Humans being humans, vol. 4
Two weeks ago, I’m in Las Vegas for a story. I check in at the hotel and take the elevator from the lobby with two people older than me, man and woman, both in red shorts. They seem to be partners, husband and wife, perhaps boyfriend and girlfriend.
“We really should go to the gym at some point,” the man says.
The woman says flatly, staring at the doors, “Why, so I can hit you in the face?”
The man says, after a moment, “Did you forget to take your Lexapro today?”
The woman doesn’t answer.
The man repeats, tired, “Did you forget to take your Lexapro today?”
In Los Angeles, I attend a book party to celebrate the publication of a new novel. It’s an evening party, outdoors, around a sparkling pool. The novelist talks to a small circle about the havoc of book publishing – the anxiety, the fear of reviews, the fear of being condemned by that critic in those pages. She says quietly at one point, sympathetically, “I don’t think human beings were ever meant to withstand this type of scrutiny.”
The house is on loan. It belongs to a famous person, it last sold for $20 million. Taking pictures inside the house is forbidden. The owner, who isn’t in attendance, doesn’t even live there, someone says, they just use it for parties. During a lull, I count the number of staff I’ve encountered or seen, who are also on loan from the owner – multiple waiters, bartenders, valet staff, smiling greeters, unsmiling security men. A suggestion is floated in conversation that the owner might have purchased a different house for, who knows, $5 million, $10 million, then used the balance to improve the world, and everyone agrees the owner is the type of person who’d never do this.
A minute later, one of the guests stands apart from the group, disrobes to reveal a bathing suit, lightly steps into the shallows of the swimming pool and, head above water, paddles away.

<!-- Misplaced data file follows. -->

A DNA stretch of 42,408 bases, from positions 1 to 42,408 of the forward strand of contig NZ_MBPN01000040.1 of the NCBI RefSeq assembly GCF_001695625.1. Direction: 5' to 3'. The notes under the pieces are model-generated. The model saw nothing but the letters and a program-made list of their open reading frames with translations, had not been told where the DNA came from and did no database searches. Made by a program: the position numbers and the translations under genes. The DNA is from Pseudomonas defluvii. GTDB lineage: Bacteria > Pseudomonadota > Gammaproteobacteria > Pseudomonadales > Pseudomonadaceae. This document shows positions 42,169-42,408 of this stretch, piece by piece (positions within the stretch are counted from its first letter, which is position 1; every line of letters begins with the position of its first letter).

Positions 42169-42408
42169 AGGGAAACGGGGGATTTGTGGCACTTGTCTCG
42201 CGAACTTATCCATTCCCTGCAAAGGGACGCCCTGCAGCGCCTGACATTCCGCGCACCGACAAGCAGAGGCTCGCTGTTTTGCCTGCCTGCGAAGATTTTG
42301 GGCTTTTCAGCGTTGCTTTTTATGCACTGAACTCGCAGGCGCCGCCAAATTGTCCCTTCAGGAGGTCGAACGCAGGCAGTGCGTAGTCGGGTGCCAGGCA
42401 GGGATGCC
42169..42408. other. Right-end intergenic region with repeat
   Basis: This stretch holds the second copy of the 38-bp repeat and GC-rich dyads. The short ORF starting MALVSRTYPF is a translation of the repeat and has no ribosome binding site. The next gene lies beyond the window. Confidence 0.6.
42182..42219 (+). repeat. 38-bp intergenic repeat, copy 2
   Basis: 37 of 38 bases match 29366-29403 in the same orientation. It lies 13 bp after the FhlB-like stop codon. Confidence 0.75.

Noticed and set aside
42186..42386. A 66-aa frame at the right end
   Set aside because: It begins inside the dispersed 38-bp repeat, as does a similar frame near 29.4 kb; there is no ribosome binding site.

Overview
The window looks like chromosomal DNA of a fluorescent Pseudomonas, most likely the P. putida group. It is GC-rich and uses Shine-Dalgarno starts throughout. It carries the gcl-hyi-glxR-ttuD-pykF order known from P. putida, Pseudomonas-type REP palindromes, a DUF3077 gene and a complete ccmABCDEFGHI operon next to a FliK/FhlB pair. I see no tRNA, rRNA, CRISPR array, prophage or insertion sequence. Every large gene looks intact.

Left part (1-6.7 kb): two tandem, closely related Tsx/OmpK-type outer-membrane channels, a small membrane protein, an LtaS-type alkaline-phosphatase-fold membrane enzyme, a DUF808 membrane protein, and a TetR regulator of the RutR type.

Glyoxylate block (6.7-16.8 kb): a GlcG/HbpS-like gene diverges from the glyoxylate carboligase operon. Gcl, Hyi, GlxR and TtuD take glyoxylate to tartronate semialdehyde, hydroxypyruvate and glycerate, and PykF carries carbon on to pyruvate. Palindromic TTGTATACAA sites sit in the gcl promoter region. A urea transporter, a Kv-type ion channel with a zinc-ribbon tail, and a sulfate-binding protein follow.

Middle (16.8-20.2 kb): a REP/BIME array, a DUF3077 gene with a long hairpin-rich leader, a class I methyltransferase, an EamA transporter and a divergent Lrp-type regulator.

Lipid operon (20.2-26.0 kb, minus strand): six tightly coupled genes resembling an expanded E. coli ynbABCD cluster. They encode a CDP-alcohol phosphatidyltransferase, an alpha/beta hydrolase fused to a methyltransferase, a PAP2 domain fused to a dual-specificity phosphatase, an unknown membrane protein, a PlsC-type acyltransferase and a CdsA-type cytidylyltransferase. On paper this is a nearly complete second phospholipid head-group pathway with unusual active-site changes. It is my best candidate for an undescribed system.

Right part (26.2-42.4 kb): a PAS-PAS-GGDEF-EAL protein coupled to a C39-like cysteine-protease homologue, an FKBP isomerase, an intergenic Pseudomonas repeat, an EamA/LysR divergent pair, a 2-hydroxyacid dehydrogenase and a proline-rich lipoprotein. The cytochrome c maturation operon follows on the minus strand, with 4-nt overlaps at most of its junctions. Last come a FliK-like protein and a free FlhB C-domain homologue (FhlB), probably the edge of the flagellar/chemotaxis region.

This week, I take an Uber to LAX for a work trip to Peru. Less than a mile into the ride, the driver asks, “What do you know about the international financial system?”
A minute later, at a red light, he turns around to show me a TikTok video of a man discussing a race of lizard people who live at the center of the Earth and control our lives.
“What do you think about that?” he asks, when the video finishes. I say something like I avoid financial advice from men with more than one face tattoo. He nods, annoyed. “I hear what you’re saying, but I drive all kinds of people, CEOs, British people, people from Europe, they have tattoos all over. These days, that’s just kind of judgmental.”
He shows me three other videos during the drive. They’re vaguely antisemitic, about global powers, about the system that holds people down. His urgency is of the freshly converted. Before one, he says,“You gotta see this guy, he explains it better than I can, I’m still digesting the information.”
I disappoint him, I think, for not being more enthusiastic. He tells me repeatedly he is a self-made man, he’s bought and sold eleven houses, he used to be an IT consultant, he could get a job anywhere tomorrow, he could get a job tomorrow programming computers for Jeff Bezos! But he doesn’t want to. Because the system must be avoided, the system enslaves.